Brain – the transgender brain
Male-to-Female Transsexuals Have Female Neuron
Numbers in a Limbic Nucleus
FRANK P. M. KRUIJVER, JIANG-NING ZHOU, CHRIS W. POOL,
MICHEL A. HOFMAN, LOUIS J. G. GOOREN, AND DICK F. SWAAB
Graduate School Neurosciences Amsterdam (F.P.M.K., J.-N.Z., C.W.P., M.A.H., D.F.S.), Netherlands
Institute for Brain Research, 1105 AZ Amsterdam ZO, The Netherlands; Department of Endocrinology
(L.J.G.G.), Free University Hospital, 1007 MB Amsterdam, The Netherlands; and Anhui Geriatric Institute
(J.-N.Z.), The First Affiliated Hospital of Anhui Medical University, Hefei, Anhui, 230032 China
Abstract [Full Text] PDF
Transgender Zone Editors’s Note: Some say it was this evidence that finally changed how the state – especially in the United Kingdom – viewed transsexual people, and mot long afer this the Gender Recognition Act came into force. It being seen as a congenital birth condition rather than ‘just a state of mind or mental illness. Rather mental illness is brought about by non treatment as opposed to withholding it.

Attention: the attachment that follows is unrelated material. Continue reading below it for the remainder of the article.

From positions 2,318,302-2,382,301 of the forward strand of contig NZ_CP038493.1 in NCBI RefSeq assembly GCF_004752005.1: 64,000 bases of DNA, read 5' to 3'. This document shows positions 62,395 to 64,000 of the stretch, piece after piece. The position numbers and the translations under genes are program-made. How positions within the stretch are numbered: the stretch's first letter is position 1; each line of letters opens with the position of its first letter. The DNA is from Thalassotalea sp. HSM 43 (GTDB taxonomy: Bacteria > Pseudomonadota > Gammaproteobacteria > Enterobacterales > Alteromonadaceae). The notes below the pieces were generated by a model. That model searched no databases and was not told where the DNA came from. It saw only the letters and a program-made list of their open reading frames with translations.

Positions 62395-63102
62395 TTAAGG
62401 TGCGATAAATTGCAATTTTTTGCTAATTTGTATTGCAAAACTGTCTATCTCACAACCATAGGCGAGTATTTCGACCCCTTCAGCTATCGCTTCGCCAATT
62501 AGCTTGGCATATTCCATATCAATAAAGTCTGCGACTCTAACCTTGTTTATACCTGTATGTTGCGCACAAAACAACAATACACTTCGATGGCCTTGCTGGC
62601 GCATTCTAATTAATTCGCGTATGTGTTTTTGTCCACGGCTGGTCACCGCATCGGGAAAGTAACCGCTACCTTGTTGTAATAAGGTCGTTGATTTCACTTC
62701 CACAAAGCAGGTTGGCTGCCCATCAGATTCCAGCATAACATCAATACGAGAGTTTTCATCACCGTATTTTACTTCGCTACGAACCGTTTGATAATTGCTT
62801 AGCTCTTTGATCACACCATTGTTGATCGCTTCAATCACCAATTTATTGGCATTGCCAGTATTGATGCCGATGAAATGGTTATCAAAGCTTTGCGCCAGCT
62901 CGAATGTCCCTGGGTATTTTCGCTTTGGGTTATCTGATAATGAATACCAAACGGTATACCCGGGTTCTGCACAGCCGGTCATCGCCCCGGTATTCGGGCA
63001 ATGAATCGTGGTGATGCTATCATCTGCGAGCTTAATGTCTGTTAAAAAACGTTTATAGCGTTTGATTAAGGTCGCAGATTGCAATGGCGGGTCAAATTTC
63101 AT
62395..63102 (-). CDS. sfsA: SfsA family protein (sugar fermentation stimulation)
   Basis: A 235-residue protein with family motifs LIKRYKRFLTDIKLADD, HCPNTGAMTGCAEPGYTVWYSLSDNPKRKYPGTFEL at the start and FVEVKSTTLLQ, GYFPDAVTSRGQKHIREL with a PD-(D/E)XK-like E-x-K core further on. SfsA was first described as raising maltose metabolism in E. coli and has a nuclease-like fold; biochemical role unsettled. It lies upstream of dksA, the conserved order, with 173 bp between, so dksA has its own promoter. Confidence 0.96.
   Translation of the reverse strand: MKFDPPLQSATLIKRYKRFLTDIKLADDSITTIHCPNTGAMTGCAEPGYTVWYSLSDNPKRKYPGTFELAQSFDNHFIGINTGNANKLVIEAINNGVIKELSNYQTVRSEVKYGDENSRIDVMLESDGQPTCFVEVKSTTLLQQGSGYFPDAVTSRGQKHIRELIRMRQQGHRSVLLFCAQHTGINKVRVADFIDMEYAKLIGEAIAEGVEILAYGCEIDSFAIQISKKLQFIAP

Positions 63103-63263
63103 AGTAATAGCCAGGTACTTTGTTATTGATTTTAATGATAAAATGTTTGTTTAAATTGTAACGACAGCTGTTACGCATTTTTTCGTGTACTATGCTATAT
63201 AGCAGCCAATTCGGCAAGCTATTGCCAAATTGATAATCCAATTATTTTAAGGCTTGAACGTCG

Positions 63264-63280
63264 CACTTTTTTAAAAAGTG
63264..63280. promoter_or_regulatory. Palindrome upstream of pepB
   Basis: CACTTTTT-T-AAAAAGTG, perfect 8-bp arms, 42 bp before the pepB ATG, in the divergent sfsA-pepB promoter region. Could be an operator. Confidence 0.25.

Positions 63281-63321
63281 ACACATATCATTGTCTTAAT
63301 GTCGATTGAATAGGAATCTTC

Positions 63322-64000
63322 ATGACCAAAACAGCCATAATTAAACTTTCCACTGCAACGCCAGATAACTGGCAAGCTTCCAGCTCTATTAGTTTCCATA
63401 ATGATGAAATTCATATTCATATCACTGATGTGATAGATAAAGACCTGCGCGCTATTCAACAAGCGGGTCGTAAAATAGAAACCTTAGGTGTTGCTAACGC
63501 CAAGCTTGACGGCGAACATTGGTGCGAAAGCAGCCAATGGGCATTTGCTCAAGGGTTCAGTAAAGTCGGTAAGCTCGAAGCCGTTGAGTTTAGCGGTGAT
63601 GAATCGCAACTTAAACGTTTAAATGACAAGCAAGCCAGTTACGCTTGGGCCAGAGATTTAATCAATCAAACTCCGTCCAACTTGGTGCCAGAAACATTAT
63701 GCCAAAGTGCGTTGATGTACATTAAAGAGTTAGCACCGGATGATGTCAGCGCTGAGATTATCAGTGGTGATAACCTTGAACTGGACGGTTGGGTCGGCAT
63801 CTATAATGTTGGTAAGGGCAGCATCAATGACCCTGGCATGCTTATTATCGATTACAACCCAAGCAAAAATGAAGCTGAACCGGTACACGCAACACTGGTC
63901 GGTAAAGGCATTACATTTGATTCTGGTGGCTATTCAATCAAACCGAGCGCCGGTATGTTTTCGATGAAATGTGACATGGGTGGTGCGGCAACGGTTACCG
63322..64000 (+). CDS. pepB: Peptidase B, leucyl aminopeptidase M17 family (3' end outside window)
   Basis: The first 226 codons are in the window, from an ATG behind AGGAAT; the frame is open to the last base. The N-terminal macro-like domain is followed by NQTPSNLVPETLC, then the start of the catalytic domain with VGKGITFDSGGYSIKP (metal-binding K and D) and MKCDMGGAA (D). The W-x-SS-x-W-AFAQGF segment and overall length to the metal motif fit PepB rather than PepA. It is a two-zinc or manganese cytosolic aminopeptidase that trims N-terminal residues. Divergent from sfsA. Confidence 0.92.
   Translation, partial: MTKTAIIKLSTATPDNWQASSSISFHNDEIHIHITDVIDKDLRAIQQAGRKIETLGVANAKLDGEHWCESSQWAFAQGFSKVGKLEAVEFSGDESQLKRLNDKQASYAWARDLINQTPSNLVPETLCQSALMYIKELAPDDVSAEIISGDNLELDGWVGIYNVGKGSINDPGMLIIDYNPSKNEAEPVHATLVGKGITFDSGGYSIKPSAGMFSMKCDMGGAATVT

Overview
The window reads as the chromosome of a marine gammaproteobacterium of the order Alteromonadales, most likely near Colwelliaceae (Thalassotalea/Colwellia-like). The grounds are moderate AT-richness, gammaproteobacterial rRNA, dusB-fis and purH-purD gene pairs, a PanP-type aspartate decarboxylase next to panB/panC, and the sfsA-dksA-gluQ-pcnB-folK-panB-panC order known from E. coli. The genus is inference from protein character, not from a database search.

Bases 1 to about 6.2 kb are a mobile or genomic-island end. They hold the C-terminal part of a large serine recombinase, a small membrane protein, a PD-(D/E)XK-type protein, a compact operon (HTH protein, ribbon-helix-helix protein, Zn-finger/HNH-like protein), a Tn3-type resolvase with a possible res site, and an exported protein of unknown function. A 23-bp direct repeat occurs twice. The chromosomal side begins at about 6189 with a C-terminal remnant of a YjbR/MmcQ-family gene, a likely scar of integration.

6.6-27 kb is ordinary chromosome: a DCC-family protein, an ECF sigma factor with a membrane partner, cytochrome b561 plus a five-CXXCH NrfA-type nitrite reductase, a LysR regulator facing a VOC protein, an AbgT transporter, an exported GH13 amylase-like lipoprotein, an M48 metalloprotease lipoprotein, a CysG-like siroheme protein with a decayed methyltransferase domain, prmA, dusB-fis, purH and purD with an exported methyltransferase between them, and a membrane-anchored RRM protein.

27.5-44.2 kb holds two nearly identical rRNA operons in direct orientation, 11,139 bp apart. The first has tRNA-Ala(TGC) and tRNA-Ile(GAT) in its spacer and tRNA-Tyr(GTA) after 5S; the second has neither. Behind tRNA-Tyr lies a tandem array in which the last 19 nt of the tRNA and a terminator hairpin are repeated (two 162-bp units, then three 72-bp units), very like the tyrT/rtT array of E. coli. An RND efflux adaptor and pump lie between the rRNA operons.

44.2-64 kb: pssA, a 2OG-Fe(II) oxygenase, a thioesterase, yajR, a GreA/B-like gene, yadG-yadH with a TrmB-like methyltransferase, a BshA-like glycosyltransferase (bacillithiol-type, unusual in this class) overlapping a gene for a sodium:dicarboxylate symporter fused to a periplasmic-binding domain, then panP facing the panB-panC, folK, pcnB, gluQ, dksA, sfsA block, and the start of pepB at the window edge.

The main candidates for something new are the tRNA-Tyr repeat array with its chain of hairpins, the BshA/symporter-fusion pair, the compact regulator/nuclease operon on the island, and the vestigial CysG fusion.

Transsexuals experience themselves as being of the opposite sex, despite having the biological characteristics of one sex.
A crucial question resulting from a previous brain study in male-to-female transsexuals was whether the reported difference according to gender identity in the central part of the bed nucleus of the stria terminalis (BSTc) was based on a neuronal difference in the BSTc itself or just a reflection of a difference in vasoactive intestinal polypeptide innervation from the amygdala, which was used as a marker.
Therefore, we determined in 42 subjects the number of somatostatin-expressing neurons in the BSTc in relation to sex, sexual orientation, gender identity, and past or present hormonal status. Regardless of sexualorientation, men had almost twice as many somatostatin neurons as women (P , 0.006).
The number of neurons in the BSTc of male- to-female transsexuals was similar to that of the females (P 5 0.83).In contrast, the neuron number of a female-to-male transsexual was found to be in the male range.
Hormone treatment or sex hormone level variations in adulthood did not seem to have influenced BSTcneuron numbers. The present findings of somatostatin neuronal sex differences in the BSTc and its sex reversal in the transsexual brain clearly support the paradigm that in transsexuals sexual differentiation of the brain and genitals may go into opposite directions and point to a neurobiological basis of gender identity disorder. (J ClinEndocrinol Metab 85: 2034–2041, 2000)
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